Books and Authors

When you encounter a book you like, do you do what I do and Google the author’s name?

He *what?* A citation for not eating his lunch in kindergarten? Awful! Image: telegraph.co.uk

He *what?* A citation for not eating his lunch in kindergarten? Awful!
Image: telegraph.co.uk

I have to admit to being quite a nosy person. I’m interested in the minutiae of other peoples’ lives, like what they dreamed of being when they were young or what their favourite smell is, or how they feel about string. This is why Google is both the best thing in the world, and the worst, for a reader like me. It’s all very well when the author you’re Googling is someone like Neil Gaiman, who is unspeakably cool in every respect and whose every fleeting thought is a masterpiece (allegedly); what happens, though, when you absolutely love a book but then discover that its author was – or is – a raging misogynist or a self-confessed homophobe or a murderer or someone who really, really doesn’t like string?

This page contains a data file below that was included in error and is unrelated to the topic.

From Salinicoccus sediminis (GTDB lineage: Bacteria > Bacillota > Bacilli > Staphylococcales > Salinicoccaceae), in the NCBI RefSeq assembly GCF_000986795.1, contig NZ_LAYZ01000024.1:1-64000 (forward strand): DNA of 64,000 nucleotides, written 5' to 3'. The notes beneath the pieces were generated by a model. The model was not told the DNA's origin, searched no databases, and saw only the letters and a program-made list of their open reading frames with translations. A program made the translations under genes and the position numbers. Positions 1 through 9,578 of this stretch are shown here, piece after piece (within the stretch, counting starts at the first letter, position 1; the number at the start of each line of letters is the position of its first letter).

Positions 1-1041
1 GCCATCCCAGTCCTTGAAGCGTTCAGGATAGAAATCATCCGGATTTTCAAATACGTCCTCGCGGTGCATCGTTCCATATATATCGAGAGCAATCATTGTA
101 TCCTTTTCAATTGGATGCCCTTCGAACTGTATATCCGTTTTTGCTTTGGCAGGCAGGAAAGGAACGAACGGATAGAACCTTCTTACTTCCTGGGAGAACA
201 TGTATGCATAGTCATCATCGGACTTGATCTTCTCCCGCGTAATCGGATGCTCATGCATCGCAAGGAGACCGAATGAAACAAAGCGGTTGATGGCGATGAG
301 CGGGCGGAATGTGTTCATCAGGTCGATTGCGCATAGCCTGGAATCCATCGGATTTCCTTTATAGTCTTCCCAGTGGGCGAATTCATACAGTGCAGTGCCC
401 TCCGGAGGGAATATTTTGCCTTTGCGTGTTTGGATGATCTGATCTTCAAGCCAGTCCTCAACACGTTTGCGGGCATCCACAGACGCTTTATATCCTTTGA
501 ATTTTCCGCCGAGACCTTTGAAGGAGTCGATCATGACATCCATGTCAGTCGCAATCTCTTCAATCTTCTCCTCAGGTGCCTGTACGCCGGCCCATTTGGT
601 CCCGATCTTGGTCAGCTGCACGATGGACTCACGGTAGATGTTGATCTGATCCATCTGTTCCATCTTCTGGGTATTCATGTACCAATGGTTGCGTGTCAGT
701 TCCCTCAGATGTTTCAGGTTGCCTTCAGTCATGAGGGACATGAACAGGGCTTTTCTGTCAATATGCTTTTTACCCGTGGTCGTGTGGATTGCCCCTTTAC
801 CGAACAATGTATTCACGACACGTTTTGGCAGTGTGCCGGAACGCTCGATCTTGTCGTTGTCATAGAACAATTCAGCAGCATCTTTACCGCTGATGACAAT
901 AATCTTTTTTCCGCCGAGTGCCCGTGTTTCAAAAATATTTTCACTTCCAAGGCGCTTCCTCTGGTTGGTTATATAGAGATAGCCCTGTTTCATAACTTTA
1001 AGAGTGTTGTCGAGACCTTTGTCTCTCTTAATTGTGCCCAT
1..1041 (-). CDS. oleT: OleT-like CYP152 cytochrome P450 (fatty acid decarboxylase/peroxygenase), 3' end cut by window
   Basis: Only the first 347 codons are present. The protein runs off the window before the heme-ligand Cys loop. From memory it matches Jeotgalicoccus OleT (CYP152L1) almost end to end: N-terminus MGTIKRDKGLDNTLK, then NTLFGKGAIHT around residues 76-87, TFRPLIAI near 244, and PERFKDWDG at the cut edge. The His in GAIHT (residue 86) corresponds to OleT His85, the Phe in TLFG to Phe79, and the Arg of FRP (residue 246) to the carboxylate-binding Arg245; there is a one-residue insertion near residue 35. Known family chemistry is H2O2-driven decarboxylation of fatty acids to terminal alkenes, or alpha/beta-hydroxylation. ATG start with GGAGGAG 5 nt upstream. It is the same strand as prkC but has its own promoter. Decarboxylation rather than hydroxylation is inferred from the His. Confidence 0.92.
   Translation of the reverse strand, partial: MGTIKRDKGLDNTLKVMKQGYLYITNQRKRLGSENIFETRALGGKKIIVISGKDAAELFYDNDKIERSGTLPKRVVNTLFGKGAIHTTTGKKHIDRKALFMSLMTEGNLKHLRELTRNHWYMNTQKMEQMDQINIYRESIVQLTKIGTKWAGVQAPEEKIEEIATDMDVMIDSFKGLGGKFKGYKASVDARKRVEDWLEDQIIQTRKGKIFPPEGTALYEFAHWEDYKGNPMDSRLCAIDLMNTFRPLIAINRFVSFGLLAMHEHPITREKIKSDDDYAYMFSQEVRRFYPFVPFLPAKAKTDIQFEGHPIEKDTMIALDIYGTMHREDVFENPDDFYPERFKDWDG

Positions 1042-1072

Should it even matter? Should our feelings about the life of an author have any bearing over their work at all?

During the past week, there was a celebration of the work of V.C. Andrews over on the-toast.net. A whole day was given over to the work of Ms. Andrews, an author whose name sets of tingling thrills up the spine of most readers of my vintage, and I was delighted to see such kitschy pleasure taken in her work. I, like most people I know, was fascinated with Andrews as a teen: her work took me to a weird place which was almost magical-realism, almost something far more frightening and adult and distasteful, yet somehow compelling. My favourite of her novels was ‘My Sweet Audrina’, a book which gave me nightmares for years but which was also, in a strange way, like an addictive drug.

This was what the cover of my edition - I mean, someone else's edition - looked like. Image: goodreads.com

This was what the cover of my edition – I mean, someone else’s edition – looked like.
Image: goodreads.com